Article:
And even after dropping $100,000, you’d still pale in comparison to the Macy’s down the road from you. Or the Ann Taylor. Or the Men’s Wearhouse. They’d kill you in presentation, assortment and skilled labor. You’d never survive.

But…if you’re building an ecommerce website, customers view you differently. They view you only in the narrow world of online space. They won’t be thinking about what the Macy’s store in their neighborhood looks like. They’ll compare macys.com with your website.

And guess what? Now you have a much better chance in this competition.

While the cost of a good web developer varies, a beautifully designed, fully capable website should cost between $7,000 and $20,000 at most. Now compare that with the $100,000 you’d spend for your brick-and-mortar store — and you’d still lose that battle in every way. So why wouldn’t you spend a few bucks and build a kick-ass website? A website, by the way, that would last far more than a year. 

So what does it mean to have a beautifully designed, fully capable website?

The best place to start when designing your website (both aesthetically and as a utility) is to roam the web seeking out your competitors. What do their sites look like? What do you like most about their design? What do you like least about their design?

Now start looking at sites outside of your competition. Look for anything from a design perspective that appears fresh or unique. I’m building a website now to sell my own line of men’s bedding. Our gallery of thumbnails and product pages were inspired by a website I found dedicated to real estate crowdfunding. A totally different industry, and yet, the design scheme fit perfectly for what I wanted to do.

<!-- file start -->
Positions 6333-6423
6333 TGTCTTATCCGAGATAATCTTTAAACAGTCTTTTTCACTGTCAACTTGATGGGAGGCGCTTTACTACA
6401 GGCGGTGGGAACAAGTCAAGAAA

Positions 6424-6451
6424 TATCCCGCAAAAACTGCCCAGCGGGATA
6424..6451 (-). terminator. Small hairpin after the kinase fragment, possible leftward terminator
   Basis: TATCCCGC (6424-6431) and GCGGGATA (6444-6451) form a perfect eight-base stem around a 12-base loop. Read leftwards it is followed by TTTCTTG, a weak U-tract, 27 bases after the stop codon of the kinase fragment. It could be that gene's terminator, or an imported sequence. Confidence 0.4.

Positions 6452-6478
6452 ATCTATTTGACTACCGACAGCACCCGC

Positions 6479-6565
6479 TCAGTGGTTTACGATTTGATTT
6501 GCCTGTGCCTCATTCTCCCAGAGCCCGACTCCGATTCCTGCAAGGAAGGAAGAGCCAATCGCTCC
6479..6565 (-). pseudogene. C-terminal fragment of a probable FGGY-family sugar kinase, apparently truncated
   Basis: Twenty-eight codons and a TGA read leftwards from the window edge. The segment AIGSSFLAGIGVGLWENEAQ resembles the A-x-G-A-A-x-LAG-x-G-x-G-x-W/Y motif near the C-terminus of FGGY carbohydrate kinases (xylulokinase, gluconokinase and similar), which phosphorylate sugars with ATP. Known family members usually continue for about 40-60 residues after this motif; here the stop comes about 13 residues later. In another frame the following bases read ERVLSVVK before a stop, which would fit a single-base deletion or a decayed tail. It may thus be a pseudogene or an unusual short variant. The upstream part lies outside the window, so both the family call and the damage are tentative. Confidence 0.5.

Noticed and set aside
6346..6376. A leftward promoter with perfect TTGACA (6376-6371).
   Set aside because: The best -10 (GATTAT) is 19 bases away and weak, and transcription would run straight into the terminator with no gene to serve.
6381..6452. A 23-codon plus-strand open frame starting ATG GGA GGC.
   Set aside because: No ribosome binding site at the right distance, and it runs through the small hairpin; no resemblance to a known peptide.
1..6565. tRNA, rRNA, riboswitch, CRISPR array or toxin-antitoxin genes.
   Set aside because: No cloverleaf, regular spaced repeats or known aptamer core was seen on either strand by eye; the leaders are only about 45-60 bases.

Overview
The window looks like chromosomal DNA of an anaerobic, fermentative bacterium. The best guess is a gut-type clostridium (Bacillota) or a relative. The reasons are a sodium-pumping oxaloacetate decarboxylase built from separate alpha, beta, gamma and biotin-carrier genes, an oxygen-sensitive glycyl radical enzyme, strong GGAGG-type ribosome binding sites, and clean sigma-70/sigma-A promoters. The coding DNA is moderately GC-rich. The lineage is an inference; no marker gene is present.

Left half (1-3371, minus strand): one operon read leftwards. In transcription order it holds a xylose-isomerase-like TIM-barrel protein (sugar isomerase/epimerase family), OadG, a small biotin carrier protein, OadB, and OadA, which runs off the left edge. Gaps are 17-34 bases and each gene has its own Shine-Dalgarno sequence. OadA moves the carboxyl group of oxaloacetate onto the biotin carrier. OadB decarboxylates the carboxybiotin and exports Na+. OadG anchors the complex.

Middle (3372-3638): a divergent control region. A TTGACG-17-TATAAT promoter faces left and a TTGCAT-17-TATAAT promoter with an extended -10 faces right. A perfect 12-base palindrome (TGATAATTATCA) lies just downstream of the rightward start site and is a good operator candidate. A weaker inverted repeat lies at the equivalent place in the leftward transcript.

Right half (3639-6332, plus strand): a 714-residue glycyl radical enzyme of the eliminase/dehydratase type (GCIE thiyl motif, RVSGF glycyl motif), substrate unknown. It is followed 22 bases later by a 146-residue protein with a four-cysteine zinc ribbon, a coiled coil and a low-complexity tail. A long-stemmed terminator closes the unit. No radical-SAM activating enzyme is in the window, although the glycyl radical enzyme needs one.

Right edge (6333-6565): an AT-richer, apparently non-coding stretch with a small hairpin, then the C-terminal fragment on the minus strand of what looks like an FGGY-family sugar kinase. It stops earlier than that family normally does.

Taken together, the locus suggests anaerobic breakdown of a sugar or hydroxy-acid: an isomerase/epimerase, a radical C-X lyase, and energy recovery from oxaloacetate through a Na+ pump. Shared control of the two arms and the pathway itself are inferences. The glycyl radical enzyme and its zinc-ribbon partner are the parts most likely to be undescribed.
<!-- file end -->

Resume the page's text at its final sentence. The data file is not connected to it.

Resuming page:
So after you have the design figured out, then make sure your product photos are professionally taken. Every piece of research I’ve ever read confirms that the nicer your product photography, the higher the conversion rate. And of course, the lower the return rate of your products. Poor photography also intangibly affects your brand. Do yourself a favor and hire a professional photographer.

Now it is time to revisit your competitors and test their navigability. Pretend you’re the consumer. Do the categories make sense? Are there any special features that you love? Is there something you hate? Do you wish it had a certain feature to bridge the gap between shopping in-person vs. shopping online?

A great example is something I had built on The Tie Bar when we launched back in 2004. I always had the hardest time shopping for ties in person without seeing how those ties would look with a particular shirt or suit. And no website out there addressed the problem.

So at The Tie Bar, we built a feature on the site that allowed customers to place our ties against the backgrounds of the most common colored (and patterned) shirts and suits. Back in 2004, it was a novel concept and it got us many compliments and mentions in the press. And all I did was discover a pain point in shopping online for ties and attempted to fix it.

So when building your website, make sure to include the features you love and exclude the features you don’t. And if you can come up with a creative add-on to your site, all the better. 

Mobile

The last point I’ll make is one covered in a million other places, so I will not belabor the point. Just make sure your site is mobile-friendly.

I will not bore you with the stats (which are everywhere) but suffice it to say that if your website does not translate well into an easy and appealing mobile experience, you’re wasting your time investing in your new beautifully-designed, fully capable website I just talked you into.

If you would like Mojoe.net to discuss developing your logo, web site, web application, need custom programming, or IT consultant, please do not hesitate to call us at 864-859-9848 or you can email us at dwerne@mojoe.net.

Article Provided By Entrepreneur

4 Clever Color Palettes to Try in Your Designs